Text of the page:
Poof – Amy Gerstler

Here on my lap, in a small plastic bag,
my share of your ashes. Let me not squander 
them. Your family blindsided me with this gift. 
We want to honor your bond they said at the end 
of your service, which took place, as you'd 
arranged, in a restaurant at the harbor, 
an old two-story boathouse made of dark 
wood. Some of us sat on the balcony, on black 
leather bar stools, staring at rows of docked boats. 
Both your husbands showed up and got along. 
And of course your impossibly handsome son. 
After lunch, a slideshow and testimonials, 
your family left to toss their share of you 
onto the ocean, along with some flowers. 

You were the girlfriend I practiced kissing 
with in sixth grade during zero-sleep 
sleepovers. You were the pretty one. 
In middle school I lived on diet Coke and 
your sexual reconnaissance reports. In this 
telling of our story your father never hits 
you or calls you a whore. Always gentle 
with me, he taught me to ride a bike after 
everyone said I was too klutzy to learn. 
In this version we're not afraid of our bodies. 
In this fiction, birth control is easy to obtain, 
and never fails. You still dive under a stall 
divider in a restroom at the beach to free me 
after I get too drunk to unlock the door. You still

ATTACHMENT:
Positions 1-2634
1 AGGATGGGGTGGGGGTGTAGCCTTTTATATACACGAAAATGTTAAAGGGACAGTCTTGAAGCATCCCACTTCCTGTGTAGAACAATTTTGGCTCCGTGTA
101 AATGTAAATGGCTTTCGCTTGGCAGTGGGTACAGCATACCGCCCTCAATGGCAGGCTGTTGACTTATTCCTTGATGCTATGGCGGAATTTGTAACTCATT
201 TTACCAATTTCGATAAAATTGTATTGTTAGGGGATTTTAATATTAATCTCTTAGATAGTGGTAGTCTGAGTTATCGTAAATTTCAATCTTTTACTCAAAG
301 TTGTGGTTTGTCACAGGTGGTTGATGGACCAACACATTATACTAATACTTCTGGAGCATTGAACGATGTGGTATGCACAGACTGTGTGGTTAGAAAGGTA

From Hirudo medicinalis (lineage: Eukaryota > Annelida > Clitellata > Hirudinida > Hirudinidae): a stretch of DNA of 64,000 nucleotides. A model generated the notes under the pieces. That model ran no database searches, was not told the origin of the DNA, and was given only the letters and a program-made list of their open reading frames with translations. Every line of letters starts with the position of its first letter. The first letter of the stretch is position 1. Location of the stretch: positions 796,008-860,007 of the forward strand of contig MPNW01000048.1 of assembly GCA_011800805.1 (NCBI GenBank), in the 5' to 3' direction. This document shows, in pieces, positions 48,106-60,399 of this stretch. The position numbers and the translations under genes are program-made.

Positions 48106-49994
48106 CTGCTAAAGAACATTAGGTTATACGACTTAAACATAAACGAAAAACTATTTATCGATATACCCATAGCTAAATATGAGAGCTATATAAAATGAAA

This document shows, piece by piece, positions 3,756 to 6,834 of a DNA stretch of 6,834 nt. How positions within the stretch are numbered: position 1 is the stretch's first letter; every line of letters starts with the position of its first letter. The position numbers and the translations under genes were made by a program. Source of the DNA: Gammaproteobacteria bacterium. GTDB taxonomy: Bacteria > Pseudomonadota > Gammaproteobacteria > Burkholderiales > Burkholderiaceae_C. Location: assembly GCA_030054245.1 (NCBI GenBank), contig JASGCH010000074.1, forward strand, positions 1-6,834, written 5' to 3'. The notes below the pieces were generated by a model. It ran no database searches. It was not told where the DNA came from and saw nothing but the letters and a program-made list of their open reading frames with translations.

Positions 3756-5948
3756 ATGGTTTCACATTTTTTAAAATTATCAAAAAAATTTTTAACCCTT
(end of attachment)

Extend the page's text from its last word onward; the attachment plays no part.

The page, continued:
reveal the esoteric mysteries of tampons. You 
still learn Farsi and French from boyfriends 
as your life ignites. In high school I still guide you 
safely out of the stadium when you start yelling 
that the football looks amazing as it shatters
into a million shimmering pieces, as you 
loudly admit that you just dropped acid. 

We lived to be sixty. Then poof, you vanished. 
I can't snort you, or dump you out over my head, 
coating myself in your dust like some hapless cartoon 
character who's just blown herself up, yet remains 
unscathed, as is the way in cartoons. In this version, 
I remain in place for a while. Did you have a good 
journey? I'm still lagging behind, barking up all 
the wrong trees, whipping out my scimitar far 
in advance of what the occasion demands. As I 
drive home from your memorial, you fizz in 
my head like a distant radio station. What 
can I do to bridge this chasm between us? 
In this fiction, I roll down the window, drive 
uncharacteristically fast. I tear your baggie 
open with my teeth and release you at 85 
miles an hour, music cranked up full blast.